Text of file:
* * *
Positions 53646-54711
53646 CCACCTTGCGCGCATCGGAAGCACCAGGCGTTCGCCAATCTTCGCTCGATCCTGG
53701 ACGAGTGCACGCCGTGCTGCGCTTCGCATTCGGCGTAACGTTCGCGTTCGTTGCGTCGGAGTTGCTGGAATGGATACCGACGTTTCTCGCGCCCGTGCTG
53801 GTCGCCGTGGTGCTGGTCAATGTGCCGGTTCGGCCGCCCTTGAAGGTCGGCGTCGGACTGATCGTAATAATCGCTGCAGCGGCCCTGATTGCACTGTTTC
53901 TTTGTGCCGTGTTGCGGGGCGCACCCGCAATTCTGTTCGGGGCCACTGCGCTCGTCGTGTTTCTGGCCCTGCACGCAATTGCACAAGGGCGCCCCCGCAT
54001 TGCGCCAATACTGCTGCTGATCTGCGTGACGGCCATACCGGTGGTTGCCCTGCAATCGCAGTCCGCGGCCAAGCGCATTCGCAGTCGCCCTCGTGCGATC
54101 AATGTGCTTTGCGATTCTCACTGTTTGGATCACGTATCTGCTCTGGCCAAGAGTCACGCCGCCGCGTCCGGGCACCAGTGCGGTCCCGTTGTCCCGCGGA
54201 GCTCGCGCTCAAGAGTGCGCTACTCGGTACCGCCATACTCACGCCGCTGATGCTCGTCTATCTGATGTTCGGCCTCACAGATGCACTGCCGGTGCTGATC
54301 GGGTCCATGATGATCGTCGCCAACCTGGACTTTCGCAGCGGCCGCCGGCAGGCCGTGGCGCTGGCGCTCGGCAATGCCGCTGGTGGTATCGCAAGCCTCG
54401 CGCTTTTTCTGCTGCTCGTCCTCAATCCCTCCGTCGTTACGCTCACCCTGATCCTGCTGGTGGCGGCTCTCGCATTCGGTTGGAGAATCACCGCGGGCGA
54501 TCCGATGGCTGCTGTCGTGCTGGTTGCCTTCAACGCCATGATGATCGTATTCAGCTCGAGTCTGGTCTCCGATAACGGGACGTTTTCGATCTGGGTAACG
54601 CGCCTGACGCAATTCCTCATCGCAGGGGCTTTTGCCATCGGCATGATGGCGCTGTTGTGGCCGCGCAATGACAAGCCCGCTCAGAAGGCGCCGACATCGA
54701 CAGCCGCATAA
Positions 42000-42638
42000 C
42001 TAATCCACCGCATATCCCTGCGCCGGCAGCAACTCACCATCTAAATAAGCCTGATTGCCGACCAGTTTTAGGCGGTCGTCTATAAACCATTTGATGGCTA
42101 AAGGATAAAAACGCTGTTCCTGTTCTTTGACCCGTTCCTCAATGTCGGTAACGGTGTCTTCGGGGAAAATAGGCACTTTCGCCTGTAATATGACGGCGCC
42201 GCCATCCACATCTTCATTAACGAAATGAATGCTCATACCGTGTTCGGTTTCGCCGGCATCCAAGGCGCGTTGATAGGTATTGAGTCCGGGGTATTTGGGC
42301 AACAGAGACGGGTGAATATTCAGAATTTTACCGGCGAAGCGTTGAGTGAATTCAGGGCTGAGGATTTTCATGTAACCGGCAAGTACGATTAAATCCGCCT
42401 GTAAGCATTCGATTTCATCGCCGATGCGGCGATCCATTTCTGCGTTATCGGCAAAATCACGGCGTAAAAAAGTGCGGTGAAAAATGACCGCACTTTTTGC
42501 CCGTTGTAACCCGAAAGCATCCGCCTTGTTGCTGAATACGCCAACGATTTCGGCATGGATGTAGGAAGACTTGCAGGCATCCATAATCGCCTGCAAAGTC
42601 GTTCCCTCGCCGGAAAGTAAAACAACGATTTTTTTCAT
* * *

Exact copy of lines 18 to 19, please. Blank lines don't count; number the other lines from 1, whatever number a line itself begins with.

42201 GCCATCCACATCTTCATTAACGAAATGAATGCTCATACCGTGTTCGGTTTCGCCGGCATCCAAGGCGCGTTGATAGGTATTGAGTCCGGGGTATTTGGGC
42301 AACAGAGACGGGTGAATATTCAGAATTTTACCGGCGAAGCGTTGAGTGAATTCAGGGCTGAGGATTTTCATGTAACCGGCAAGTACGATTAAATCCGCCT